Quilt blocks on upcoming show

Information on preventing bullying, cookie dough gifts and quilt blocks will be the featured topics on “Creative Living” 9:30 p.m. Tuesday and noon Thursday.

Sheryl Borden

Sheryl Borden

Author Peter Goodman has written a children’s book about bullying, and says that a large percentage of bullying takes place in and around the school building. He will explain why his curriculum is so effective in the school system. His business is DreamBIG in Washington, D.C.

Cookbook authors Kimberly Reiner and Jenna Sanz-Agero will show how to make a basic cookie dough recipe and create a Slice ‘n Bake gift log with parchment paper and decorations and small baking related items. Their cookbook is titled “Sugar Sugar.” They are from Tarzana, Calif.

Cheryl Phillips will show her version of quilt blocks for the popular Drunkard’s Path pattern. Using triangles instead of squares, and twisting and turning and alternative fabric colors allows for many new designs. Her business is Phillips Fiber Art in Delta, Colo.

Information on making a beaded bracelet and machine embroidery will be the featured topics on “Creative Living” noon Tuesday and 2 p.m. Saturday.

Beading is featured on garments, handbags and craft items. Authors and designers Liz Gourley and her sister Ellen Talbott will show how to make a daisy chain bracelet that is stylish and is a one-of-a-kind design. Gourley lives in Ventura Calif., and Talbott is from El Cajon, Calf.

Artist and embroidery digitizer Laura Waterfield will explain that molas are made only in the San Blas Islands off the coast of Panana. She’ll show how to use machine embroidery techniques to revitalize this old fabric art concept. Her company is Laura’s Sewing Studio in Tomball, Texas.

Princess cutout cookies

• 2 1/2 cups all-purpose flour

• 1 cup granulated sugar

• 1 teaspoon baking powder

• 2 large eggs

• 1 teaspoon salt

• 1 teaspoon vanilla extract

• 1/2 cup (1 stick) butter, at room temperature

• 1 batch Princess Cutout Cookie Frosting (recipe follows)

• 1/4 cup vegetable shortening

• Sprinkles or other decorations

In a small bowl, whisk together the flour, baking powder and salt. Set aside.

Place the butter, shortening and sugar in the bowl of a stand mixer fitted with the paddle attachment and beat on medium speed until creamy. Reduce the speed to low and add the eggs, one at a time. Add the vanilla. Add the flour mixture, a little at a time, and blend until smooth. Form the dough into a ball and cover tightly with plastic wrap. Chill in the refrigerator for at least 1 hour.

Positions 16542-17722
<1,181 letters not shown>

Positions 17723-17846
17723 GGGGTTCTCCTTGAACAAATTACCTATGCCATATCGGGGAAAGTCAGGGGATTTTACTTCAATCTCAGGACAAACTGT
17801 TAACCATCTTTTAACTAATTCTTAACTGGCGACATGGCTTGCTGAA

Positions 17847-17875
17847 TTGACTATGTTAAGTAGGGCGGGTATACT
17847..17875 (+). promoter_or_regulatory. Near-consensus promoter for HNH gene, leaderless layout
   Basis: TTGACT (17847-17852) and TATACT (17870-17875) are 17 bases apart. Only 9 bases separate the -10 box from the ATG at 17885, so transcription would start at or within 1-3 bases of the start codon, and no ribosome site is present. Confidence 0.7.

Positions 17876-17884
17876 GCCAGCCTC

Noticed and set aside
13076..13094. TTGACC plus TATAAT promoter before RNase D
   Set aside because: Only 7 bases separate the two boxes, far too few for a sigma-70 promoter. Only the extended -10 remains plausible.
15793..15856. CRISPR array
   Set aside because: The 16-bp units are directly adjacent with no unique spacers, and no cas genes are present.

Preheat the oven to 400° F. Remove the dough from the refrigerator and place it on a lightly floured work surface. Roll out to about a 1/8-inch thickness. Cut with a cookie cutter dusted with flour to prevent sticking. Use a spatula to transfer the cookies to ungreased baking sheets (or line baking sheets with parchment paper if you prefer).

Bake for 6 to 7 minutes, until the cookies set. Remove from the oven and cool for 1 minute. Transfer to a wire rack to let cool completely.

Frost and decorate with sprinkles.

Makes about 4 dozen cookies.

Princess cutout cookie frosting

• 2 cups confectioners’ sugar

• 1/4 cup whole milk, plus more as needed

• 1/4 tsp. vanilla or almond extract

Food coloring (optional)

Place the confectioners’ sugar in a large bowl. Slowly whisk in the milk until the frosting reaches your desired consistency (we like it relatively thick.) Add the extract and mix well. If you want colored frosting, add food coloring 1 drop at a time to get your preferred color.

We separate the frosting into three bowls and use different food coloring in each to make these cookies more festive. We also use a small pastry brush to glaze the cookies.

Let the first layer dry, and then add another for stronger color.

Sugar mamas tips

When baking, do not wait for the cookies to brown or they will be overdone. Silver dragees are now illegal in many states. Get a similar look by using Wilton Pearlized Sprinkles.

“Creative Living” is produced and hosted by Sheryl Borden. The show is carried by more than 118 PBS stations in the United States, Canada, Guam and Puerto Rico and is distributed by Westlink, Albuquerque.

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